- December 07, 1932 (age 88)
- Actor, Voice Actor, Model, Minister of religion
- Neil Nephew
- Correine Marie Hamel, John Austin Gillooly
Ellen Burstyn (born December 7, 1932) is an American actress. Her career began in theatre during the late 1950s, and over the next decade included several films and television series.
Burstyn's performance in the acclaimed 1971 ensemble drama The Last Picture Show brought her first Academy Award for Best Supporting Actress nomination, after which she moved from supporting to leading film and stage roles. Burstyn received a second Academy Award nomination for her lead performance in The Exorcist (1973), and won the Academy Award for Best Actress the following year for her work in Martin Scorsese's Alice Doesn't Live Here Anymore.
In 1975, she won the Tony Award for her lead performance in the Broadway production of Same Time, Next Year, and received a Golden Globe Award and a fourth Academy Award nomination for her performance in the 1978 film version of the play.
Burstyn has worked consistently in film, television and theatre since, receiving multiple awards and nominations along the way, including seven additional Golden Globe Award nominations, five Emmy Award nominations (one win), and two more Academy Award for Best Actress nominations for her performances in the films Resurrection (1980) and Requiem for a Dream (2000).
Burstyn is one of the few actresses to have won the Triple Crown of Acting. In 2013, she was inducted into the American Theatre Hall of Fame.
Burstyn was born Edna Rae Gillooly in Detroit, Michigan, the daughter of Correine Marie (née Hamel) and John Austin Gillooly. She has described her ancestry as "Irish, French, Pennsylvania Dutch, a little Canadian Indian." Burstyn has an older brother, Jack and a younger brother, Steve. Her parents divorced when she was young and she and her brother lived with her mother and her stepfather.
She attended Cass Technical High School, a university-preparatory school which allowed students to choose a specific field of study. Burstyn majored in fashion illustration. In high school, she was a cheerleader, a member of the student council and was president of her junior class. She dropped out of high school during her senior year failing her classes. After dropping out of school, Burstyn got a job as a model in a Detroit department store. She later relocated to Dallas where she continued modeling before traveling to New York. From 1955 to 1956, she appeared as an "away we go" girl on The Jackie Gleason Show. Burstyn then decided to become an actress and chose the name "Ellen McRae" as her professional name (she would later change her surname after her marriage to Neil Burstyn in 1964).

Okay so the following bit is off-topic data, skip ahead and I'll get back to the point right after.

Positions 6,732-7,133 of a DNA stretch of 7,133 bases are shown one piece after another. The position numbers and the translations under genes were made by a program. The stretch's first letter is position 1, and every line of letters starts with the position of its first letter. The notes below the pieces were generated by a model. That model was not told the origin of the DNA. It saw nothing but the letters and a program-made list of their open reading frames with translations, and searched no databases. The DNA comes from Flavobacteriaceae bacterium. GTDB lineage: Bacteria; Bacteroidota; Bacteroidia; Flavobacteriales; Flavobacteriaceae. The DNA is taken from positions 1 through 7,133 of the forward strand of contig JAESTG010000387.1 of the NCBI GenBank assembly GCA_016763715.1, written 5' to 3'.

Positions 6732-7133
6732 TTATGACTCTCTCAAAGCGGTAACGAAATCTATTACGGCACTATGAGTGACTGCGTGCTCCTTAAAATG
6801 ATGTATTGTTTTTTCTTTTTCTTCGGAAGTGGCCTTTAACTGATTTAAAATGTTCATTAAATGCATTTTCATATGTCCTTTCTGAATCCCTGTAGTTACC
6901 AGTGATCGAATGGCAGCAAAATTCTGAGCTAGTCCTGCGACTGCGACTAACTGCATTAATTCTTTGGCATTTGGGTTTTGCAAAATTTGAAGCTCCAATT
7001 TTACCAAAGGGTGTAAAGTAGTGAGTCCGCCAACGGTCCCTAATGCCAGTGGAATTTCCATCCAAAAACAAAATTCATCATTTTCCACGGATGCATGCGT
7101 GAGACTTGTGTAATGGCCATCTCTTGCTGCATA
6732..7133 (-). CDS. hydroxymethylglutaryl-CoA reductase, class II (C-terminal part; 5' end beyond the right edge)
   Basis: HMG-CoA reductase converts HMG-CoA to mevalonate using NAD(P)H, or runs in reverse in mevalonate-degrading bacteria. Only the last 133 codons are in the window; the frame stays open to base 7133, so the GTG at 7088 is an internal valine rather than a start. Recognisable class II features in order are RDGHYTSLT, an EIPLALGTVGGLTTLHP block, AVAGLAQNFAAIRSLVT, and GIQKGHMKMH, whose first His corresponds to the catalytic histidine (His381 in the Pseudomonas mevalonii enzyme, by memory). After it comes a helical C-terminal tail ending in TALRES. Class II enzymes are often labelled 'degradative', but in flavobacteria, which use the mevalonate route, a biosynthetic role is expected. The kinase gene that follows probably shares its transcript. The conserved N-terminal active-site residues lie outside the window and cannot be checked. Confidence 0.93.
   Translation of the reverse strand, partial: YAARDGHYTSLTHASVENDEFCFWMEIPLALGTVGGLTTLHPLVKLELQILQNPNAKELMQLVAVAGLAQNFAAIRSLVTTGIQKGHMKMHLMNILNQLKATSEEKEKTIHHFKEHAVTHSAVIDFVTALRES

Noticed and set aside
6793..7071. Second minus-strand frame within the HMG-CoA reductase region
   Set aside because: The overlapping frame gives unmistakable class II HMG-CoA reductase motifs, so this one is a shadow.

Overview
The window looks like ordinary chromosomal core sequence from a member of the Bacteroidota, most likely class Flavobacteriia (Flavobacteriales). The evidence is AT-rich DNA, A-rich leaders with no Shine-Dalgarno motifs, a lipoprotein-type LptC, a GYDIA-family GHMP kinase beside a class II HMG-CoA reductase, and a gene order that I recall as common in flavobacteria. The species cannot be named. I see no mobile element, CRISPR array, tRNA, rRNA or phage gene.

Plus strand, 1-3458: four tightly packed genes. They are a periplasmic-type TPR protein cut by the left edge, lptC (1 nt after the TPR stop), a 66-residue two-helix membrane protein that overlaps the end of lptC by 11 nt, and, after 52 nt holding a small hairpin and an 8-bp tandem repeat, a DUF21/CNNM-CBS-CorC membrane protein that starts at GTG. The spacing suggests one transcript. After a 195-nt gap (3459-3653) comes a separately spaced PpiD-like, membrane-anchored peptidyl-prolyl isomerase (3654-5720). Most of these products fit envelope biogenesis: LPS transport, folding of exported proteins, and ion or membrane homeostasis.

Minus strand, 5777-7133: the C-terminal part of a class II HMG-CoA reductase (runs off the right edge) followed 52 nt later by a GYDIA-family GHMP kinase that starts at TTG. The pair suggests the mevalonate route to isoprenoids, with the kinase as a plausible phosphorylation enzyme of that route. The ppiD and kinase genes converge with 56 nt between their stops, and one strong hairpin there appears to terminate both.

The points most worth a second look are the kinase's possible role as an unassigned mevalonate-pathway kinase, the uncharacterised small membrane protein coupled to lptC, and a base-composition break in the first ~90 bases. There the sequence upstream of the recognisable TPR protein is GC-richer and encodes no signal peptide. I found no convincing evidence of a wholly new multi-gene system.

Burstyn debuted on Broadway in 1957 and joined Lee Strasberg's The Actors Studio in New York City, New York, in 1967. In 1975, she won a Tony Award for Best Performance by a Leading Actress in a Play for her performance in the comedy Same Time, Next Year (a role she would reprise in the film version in 1978).
In the early to mid-1960s, Burstyn played Dr. Kate Bartok on the NBC television soap opera The Doctors. She worked on several primetime television shows of the 1960s, including guest appearances on Perry Mason, The Real McCoys, The Virginian, Maverick(opposite Robert Colbert as Brent Maverick), Wagon Train, 77 Sunset Strip, Going My Way, The Big Valley, and Gunsmoke.
In 1971, Burstyn received Academy Award nominations for Best Supporting Actress for her role in the drama film The Last Picture Show and for Best Actress in 1973 for the horror film The Exorcist. During the filming of The Exorcist, she injured her coccyx, which led to permanent injury to her spine. She won the Academy Award for Best Actress in 1974 for her performance in the drama Alice Doesn't Live Here Anymore, directed by Martin Scorsese. She also received Best Actress nominations in 1978 for Same Time, Next Year, in 1980 for the drama Resurrection, and for the drama Requiem for a Dream in 2000.
In 1950, she married Bill Alexander, but they were divorced in 1957. The following year, she married Paul Roberts, with whom she adopted a son named Jefferson in 1961; the couple was divorced the same year.
In 1964, she married fellow actor Neil Burstyn, but the union was turbulent. Neil Burstyn was schizophrenic; he would have episodes of violence, and eventually left her. He attempted to come back to her, but she rejected him, ultimately divorcing him in 1972. In her autobiography, Lessons in Becoming Myself, Burstyn revealed that he stalked her over a period of six years after she divorced him. He eventually broke into her house and raped her, but no charges were filed, as spousal rape was not yet legally a crime. He committed suicide in 1978.